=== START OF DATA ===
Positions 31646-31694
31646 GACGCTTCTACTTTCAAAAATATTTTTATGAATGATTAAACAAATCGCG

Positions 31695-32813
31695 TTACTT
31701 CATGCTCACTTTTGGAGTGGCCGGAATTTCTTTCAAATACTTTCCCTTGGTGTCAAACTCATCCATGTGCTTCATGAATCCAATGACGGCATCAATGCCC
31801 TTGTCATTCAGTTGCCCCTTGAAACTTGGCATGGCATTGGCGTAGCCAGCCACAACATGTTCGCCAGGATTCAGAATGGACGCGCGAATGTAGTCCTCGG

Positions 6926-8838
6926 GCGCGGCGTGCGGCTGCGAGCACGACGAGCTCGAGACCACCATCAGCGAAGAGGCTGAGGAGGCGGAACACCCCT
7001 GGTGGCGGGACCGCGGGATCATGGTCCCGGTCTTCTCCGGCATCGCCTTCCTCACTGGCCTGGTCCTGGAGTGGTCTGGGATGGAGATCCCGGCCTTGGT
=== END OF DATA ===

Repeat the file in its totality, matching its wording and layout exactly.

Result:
Positions 31646-31694
31646 GACGCTTCTACTTTCAAAAATATTTTTATGAATGATTAAACAAATCGCG

Positions 31695-32813
31695 TTACTT
31701 CATGCTCACTTTTGGAGTGGCCGGAATTTCTTTCAAATACTTTCCCTTGGTGTCAAACTCATCCATGTGCTTCATGAATCCAATGACGGCATCAATGCCC
31801 TTGTCATTCAGTTGCCCCTTGAAACTTGGCATGGCATTGGCGTAGCCAGCCACAACATGTTCGCCAGGATTCAGAATGGACGCGCGAATGTAGTCCTCGG

Positions 6926-8838
6926 GCGCGGCGTGCGGCTGCGAGCACGACGAGCTCGAGACCACCATCAGCGAAGAGGCTGAGGAGGCGGAACACCCCT
7001 GGTGGCGGGACCGCGGGATCATGGTCCCGGTCTTCTCCGGCATCGCCTTCCTCACTGGCCTGGTCCTGGAGTGGTCTGGGATGGAGATCCCGGCCTTGGT